I’m also not going to deny that I’m hoping that what appears to be true really is true, and that our pair of bald eagles have, indeed, moved into the neighbourhood to stay.
Theology Thursday (sort of)
It’s Thursday again. I really should set aside one day a week to write all my posts and queue them up instead of just queuing one or two up sporadically. And that day should not be Thursday. On Thursday I go to work and then I go to seminary for approximately seven hours, and writing Words About God takes a long time, so if I haven’t written a Thursday post ahead of time, it certainly isn’t going to get done that day.
Especially if it’s going to be about what I wanted to write about this week. (Although, part of the reason it didn’t get done ahead of time is that I didn’t know what I wanted to write about until yesterday.) So, to save time, I’m going to send you to my God-thinking colleague over at the American Jesus to read this post. Then next Thursday I’ll talk about how I’m not sure but I think I disagree with him.
Homework, baby. If I have to do it, so do you. Happy Thursday!
P.S. Did you know that if you google “public domain images of thursday” you actually get results? ^^^
On Monday when I was driving back to work from my Chiropractor appointment, I saw a new billboard for some bite-sized snack which was supposed to take care of your hunger pangs in between meals or something. The snack looked, from the 3,000-times-the-actual-size photograph, totally unidentifiable as a specific food (more specific than “bite-sized snack,” anyway), and I don’t think the name was very specific either–just “Bites” or something. No mention of what they were bites. Still, they appeared somewhat yummy, in an unidentifiable, not-particularly-healthy kind of way.
In the lower left-hand corner of the billboard was a subtitular descriptor of sorts that announced:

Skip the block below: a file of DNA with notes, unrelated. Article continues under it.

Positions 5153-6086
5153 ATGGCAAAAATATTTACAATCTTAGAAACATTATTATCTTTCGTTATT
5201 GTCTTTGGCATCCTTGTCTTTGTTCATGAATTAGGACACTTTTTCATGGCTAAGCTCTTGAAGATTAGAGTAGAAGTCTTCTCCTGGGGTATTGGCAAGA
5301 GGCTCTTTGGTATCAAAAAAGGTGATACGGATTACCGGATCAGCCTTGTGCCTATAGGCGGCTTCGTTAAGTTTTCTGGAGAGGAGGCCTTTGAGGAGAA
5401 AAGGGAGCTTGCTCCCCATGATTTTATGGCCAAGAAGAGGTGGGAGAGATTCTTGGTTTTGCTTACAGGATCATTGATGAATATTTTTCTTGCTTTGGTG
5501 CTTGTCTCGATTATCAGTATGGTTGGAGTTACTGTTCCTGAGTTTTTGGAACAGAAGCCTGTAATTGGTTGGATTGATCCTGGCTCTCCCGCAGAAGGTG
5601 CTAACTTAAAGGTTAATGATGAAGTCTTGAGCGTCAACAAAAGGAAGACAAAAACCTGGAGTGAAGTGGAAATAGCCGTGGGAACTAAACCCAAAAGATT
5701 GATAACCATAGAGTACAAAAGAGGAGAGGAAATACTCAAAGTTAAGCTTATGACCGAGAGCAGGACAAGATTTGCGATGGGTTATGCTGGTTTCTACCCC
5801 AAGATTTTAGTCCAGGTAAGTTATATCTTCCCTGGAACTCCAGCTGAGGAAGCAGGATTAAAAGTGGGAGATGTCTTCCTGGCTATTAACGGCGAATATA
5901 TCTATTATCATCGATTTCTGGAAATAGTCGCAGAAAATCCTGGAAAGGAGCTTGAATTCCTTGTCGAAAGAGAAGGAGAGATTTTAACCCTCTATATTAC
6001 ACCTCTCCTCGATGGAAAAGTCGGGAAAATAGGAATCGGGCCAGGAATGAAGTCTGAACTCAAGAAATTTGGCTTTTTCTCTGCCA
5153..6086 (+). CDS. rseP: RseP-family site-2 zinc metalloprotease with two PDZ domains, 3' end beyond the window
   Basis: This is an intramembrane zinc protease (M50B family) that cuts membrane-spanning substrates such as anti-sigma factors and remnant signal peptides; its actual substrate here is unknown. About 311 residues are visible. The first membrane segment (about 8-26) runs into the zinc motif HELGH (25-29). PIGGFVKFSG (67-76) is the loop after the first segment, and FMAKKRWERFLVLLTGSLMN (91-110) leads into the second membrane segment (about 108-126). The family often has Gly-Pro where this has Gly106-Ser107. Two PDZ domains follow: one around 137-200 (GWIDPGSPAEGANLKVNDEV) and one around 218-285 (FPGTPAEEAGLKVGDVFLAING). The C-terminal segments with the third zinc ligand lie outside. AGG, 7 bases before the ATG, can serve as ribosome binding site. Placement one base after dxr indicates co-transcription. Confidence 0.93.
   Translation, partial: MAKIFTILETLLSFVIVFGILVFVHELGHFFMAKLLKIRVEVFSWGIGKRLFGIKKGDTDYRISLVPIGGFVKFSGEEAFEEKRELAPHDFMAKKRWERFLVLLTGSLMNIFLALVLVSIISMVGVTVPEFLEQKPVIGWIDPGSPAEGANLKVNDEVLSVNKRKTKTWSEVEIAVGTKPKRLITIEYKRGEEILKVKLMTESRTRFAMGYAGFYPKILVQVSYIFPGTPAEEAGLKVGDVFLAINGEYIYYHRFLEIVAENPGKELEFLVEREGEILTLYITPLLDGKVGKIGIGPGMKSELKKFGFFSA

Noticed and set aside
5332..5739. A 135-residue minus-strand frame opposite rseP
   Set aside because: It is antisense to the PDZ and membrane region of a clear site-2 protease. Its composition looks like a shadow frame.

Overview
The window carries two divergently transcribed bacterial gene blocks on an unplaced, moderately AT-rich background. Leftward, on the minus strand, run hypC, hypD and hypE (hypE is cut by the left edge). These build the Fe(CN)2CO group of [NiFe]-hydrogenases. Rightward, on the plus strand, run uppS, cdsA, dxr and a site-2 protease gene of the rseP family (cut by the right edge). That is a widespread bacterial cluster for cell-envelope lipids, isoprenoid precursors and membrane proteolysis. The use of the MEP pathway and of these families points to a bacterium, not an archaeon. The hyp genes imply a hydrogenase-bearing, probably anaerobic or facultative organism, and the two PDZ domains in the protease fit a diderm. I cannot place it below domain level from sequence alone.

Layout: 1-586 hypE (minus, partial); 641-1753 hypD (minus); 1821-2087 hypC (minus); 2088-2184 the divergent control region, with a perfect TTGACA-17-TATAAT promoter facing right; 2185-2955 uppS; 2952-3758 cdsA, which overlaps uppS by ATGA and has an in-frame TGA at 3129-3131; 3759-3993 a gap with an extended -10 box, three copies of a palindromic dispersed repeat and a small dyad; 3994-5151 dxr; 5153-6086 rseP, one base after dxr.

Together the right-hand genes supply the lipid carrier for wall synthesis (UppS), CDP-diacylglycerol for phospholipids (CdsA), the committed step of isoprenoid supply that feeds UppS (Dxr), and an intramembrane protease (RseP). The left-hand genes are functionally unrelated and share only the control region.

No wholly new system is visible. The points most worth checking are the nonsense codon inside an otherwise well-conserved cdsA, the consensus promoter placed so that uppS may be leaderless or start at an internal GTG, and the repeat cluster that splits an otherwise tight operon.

Cooked Perfect Bites
Never mind that someone had smudged out a section of the second “o” so that it looks like it says, Cocked Perfect Bites. (I like my bawdy humour as much as the next person, and maybe more than a Christian Youth Group Leader should, but I also like it to have a little bit of intelligence behind it.) The thing that really got me was the Absolutely Horrendous Grammar of this advertisement. Perfect, in this case, is an adverb modifying the adjective Cooked. (Or cocked. Either way, the grammar’s wrong.) But there was nothing perfect about this little claim.
Perfect, as an adverb, needs an ly. But even the makers of this billboard would know that Cooked Perfectly Bites doesn’t work. (It almost works if you’re trying to say, slangily and a little rudely, that being cooked perfectly is, for whatever reason, decidedly unsatisfactory.) It should, instead, say something like Perfectly Cooked Bites.
Sheesh, I thought, as I sailed by the billboard at speeds not conducive to snapping photos on my iPhone, No wonder no one can speak properly anymore! Probably another kind of police would have had something equally snarky to say about my driving, had any of them been around at the time. Fortunately for me, the only police at hand in this corner of Our Fair City at that moment, was this grammar one.
What’s the worst grammar gaffe you’ve ever seen in professional advertising?
The Tuesday Reblog (2)
Here’s the second Boston reblog for the day. I kind of want to call yesterday’s events The Second Boston Massacre . . . I think it fits. Maybe even better than the first time.
God, help us.
It is with sadness that I watch as, what appears to be another terrorist attack spreads injury, death and fear into the hearts of the people here in Boston and indeed touching people all over the world.
The death toll currently is at 2 with at least 23 injured. The sadness that I feel is first for those directly impacted by this senseless act. What bothers me deeply is the far-reaching and long-term effects this unnatural act places in the hearts and psyches of the countless multitudes. This day’s horrors will fade just as the countless horrific events of the past do. Unfortunately the long-term effects on how people feel, act, and do will change in varying levels of intensity… probably for the rest of their lives.
Personally my faith is a place where I grab hold of… all the more tightly as these events unfold and my thoughts and…
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The Tuesday Reblog (1)
I was going to write something about Boston last night, but I really had nothing to say. Then I read your blogs. Two reblogs today, in better words than I had to hand. Here’s the first one.